The phrase Lao Tsingtao refers to 老青岛 in the Qingdao local dialect meaning “old Qingdao”, i.e. someone who is native to or very familiar with Qingdao, or something that is very historical and representative of the city. Check out the eponymous group on our site here.
Qingdao’s collection of turn of the century architecture remains evidence that this city was once a German concession/colony on the Yellow Sea. The title shot shows both famous churches in Qingdao, the yellow Lutheran Church (look for the clock tower) on Jiangsu Lu and the double spire Catholic Church on Zhejiang Lu just off Zhongshan Lu (original downtown Qingdao) to the left (only one spire is visible).
Check out the honey bees being kept near the tower at Zhan Shan Temple. Zhan Shan is the largest Buddhist temple in the city and retains a semi rural location in the middle of the green belt around Zhongshan Park and Qingdao Botanical Gardens.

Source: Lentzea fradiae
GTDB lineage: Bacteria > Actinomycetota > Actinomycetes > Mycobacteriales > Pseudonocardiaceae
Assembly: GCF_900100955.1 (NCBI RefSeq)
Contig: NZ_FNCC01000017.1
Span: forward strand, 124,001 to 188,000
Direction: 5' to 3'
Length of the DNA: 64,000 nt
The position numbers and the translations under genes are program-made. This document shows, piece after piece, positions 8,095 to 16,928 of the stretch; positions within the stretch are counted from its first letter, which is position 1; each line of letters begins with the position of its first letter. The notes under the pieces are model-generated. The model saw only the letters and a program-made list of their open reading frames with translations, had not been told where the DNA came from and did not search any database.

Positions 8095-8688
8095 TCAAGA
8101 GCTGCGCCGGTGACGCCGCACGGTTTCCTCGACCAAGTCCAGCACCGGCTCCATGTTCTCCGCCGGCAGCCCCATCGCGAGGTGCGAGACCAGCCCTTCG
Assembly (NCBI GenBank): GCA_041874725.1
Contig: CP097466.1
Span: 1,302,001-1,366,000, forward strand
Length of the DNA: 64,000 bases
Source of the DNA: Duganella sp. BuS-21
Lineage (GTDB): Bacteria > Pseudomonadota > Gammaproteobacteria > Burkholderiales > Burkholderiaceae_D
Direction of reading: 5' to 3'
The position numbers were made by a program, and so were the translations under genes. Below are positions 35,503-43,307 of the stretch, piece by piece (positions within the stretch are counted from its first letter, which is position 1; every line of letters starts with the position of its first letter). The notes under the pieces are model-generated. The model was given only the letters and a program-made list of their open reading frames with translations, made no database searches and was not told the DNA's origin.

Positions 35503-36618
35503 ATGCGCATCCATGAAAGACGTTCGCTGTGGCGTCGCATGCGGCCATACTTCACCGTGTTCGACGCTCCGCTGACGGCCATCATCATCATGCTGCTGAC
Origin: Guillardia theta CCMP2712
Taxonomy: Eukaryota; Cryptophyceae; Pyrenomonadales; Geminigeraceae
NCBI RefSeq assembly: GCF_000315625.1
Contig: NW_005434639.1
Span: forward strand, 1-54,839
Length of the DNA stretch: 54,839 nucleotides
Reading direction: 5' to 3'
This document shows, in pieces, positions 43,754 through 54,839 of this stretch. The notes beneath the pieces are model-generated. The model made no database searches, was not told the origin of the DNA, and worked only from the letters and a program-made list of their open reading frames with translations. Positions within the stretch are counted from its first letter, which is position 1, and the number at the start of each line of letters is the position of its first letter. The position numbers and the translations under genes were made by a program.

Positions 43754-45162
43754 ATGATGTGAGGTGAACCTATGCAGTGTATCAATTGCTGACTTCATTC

Mom and pop shops operate out of family ground floor flats in lieu of a 7-11 or Hao Yi De. This one is near the COSCO Institute (Jiangxi Lu gate) in the Ba Da Hu neighborhood.
Bicycles in Qingdao circa 10 BC (“Before Cars”). This shot is from the mid 90’s, about 10 years before cars became common in Qingdao and bicycles were still the main form of private wheeled transportation.
Photos by ceramic artist Derek Walter, who previously taught English at the Qingdao Textile Institute and Qingdao Mariner’s College in the early 90’s. He’s better known as the Laowai Who Shagged A Minibus on the way to class.